As recent news stories and activists like Greta Thunberg have further emphasized, our environment has reached a disconcertingly hazardous state. While it’s crucial that each civilian makes efforts to reduce their individual carbon footprint, larger communities have shown that the power of the public can be equally efficacious in combating climate change.
If we choose to see environmental conservation as a community effort, we can work together and use group influence to improve the odds that this planet will remain in sustainable health for generations to come.
In this article, we’ll go over some steps that you and your community can take to show commitment to environmental conservation. Feel free to integrate one, some, or all of these actions into your everyday life. And in all you do, remember this: By acting consciously together today, we can ensure a greener tomorrow for everybody.
Option 1: Organize an action group
It’s not an exaggeration to say there is power in numbers, so why not capitalize on that strength for the greater good? Start a petition to get a pro-environmental measure on the next ballot, or work with a group of like-minded go-getters to arrange a weekly rally where citizens can express thoughts on climate issues. Remember that what’s most important is not whether any one person is more or less “right” than another; what matters is that the community is working together to reach consensus on an issue that truly affects us all.
To get more information on ballot measures or ways to register a nonprofit action group, visit your local governmental website, or get ideas for public debate issues at https://www.epa.gov/environmental-topics.
Option 2: Start a community garden
Community gardens allow all citizens to acquire small units of land or greenhouse space where they can grow their own plants, crops, and flowers. These facilities are commonly run by larger institutions like churches or schools, but the great thing is that they can also be started by individuals.
According to the CDC, community gardens offer bushels of benefits, both for the well-being of participants and the environment. These organizations reduce emission of harmful greenhouse gases by decreasing the travel time and energy needed to transport goods from manufacturers to consumers. Community members can gather together in one place to grow and get their fresh produce without expelling fumes from an industrial truck. Furthermore, the shared space and cooperation necessary to keep these gardens functioning can create a real sense of, well, community between locals. Regardless of one’s background, a garden is a place of growth and cultivation where the unlikeliest of friendships can bloom.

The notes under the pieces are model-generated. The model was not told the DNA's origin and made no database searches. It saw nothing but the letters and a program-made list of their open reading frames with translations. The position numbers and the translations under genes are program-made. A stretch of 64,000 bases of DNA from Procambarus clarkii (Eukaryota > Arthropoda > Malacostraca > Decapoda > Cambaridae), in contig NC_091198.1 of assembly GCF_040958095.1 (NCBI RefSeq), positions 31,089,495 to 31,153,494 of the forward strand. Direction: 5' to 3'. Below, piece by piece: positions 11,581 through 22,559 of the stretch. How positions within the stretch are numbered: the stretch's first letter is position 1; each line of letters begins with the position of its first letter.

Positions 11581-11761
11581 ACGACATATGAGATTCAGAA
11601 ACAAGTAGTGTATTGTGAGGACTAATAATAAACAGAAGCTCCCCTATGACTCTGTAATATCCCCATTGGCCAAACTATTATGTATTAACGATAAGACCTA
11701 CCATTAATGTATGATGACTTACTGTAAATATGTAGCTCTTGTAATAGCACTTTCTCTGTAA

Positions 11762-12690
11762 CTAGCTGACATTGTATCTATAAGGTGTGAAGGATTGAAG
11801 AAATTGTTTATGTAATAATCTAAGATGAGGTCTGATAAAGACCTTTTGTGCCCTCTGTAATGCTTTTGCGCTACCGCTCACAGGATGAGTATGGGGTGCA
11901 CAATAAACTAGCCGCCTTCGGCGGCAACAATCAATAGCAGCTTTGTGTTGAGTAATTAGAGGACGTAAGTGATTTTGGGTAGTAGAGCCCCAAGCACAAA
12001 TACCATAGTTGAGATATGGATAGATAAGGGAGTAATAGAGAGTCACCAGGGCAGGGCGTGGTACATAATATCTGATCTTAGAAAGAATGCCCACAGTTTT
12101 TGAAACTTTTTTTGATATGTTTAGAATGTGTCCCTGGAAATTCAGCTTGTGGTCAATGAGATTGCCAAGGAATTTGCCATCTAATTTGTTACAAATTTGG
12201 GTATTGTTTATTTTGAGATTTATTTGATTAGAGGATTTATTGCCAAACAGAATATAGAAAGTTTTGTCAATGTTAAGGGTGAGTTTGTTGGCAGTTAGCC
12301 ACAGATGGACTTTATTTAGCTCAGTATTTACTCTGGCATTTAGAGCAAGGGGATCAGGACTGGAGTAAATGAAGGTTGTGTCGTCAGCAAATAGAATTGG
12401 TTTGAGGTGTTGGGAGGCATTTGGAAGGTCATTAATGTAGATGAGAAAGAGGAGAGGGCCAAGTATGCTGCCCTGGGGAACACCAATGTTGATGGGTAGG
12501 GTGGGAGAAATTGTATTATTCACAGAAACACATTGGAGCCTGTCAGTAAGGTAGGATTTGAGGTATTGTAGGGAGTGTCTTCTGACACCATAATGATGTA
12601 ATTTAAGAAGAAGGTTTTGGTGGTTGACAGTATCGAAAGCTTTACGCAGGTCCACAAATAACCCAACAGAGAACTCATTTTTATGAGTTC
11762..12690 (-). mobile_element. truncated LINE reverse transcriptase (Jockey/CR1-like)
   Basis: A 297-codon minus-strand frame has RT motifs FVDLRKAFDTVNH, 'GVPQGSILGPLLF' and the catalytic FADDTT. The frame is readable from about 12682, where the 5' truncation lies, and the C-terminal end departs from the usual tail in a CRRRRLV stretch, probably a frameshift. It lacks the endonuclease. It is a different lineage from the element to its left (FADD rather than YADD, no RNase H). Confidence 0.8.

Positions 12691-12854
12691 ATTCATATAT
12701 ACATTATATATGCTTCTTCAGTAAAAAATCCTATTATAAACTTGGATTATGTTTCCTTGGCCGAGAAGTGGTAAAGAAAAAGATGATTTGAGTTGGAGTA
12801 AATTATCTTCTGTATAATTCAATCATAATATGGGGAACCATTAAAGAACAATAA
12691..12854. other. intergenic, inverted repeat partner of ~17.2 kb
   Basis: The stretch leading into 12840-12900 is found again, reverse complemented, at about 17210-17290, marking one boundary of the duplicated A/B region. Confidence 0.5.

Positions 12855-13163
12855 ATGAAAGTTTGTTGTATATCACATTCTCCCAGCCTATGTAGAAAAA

Option 3: Reduce food waste
Overproduction is a serious problem in the food industry. Despite nearly 1.3 billions tons of fruits, vegetables, meats, and more going into landfills every year, hundreds of millions of people struggle with food insecurity and malnourishment. How can this be?
The good news is, it doesn’t have to be this way. In fact, some communities have already formed co-ops where people can drop off their unwanted food products, which are then donated to populations in need so they won’t go hungry. Not only are communities combating heat-trapping methane production by reducing the size of landfills, but they’re working together to tackle the additionally difficult issue of poverty.
Option 4: Go meatless one day per week
Our current globalized system of agribusiness is extremely inefficient, producing literal tons of harmful greenhouse gases and lost resources, all for food that so often ends up going to waste or spoiling before it can be consumed. For these and other reasons, animal agriculture (think cows, pigs, chickens, etc.) is the leading producer of climate change-causing air pollutants.
Whether you’re a member of a large family, a restaurant owner, or a coach for a local youth sports team, community meals are a big part of your daily life. And for the majority of American history, meat consumption has been a quotidien ritual too. If we’re ever going to make a positive impact on the planet, that kind of eating has to change on some level.
Although we’re not all designed to become vegetarians overnight, we can all take manageable steps towards reducing our consumption of environmentally unsustainable food goods. Chat with the community or group you spend the most time with and pick a day to share a meatless meal together. Who knows? You might just whip up a new favorite meal with ingredients from your local community garden.
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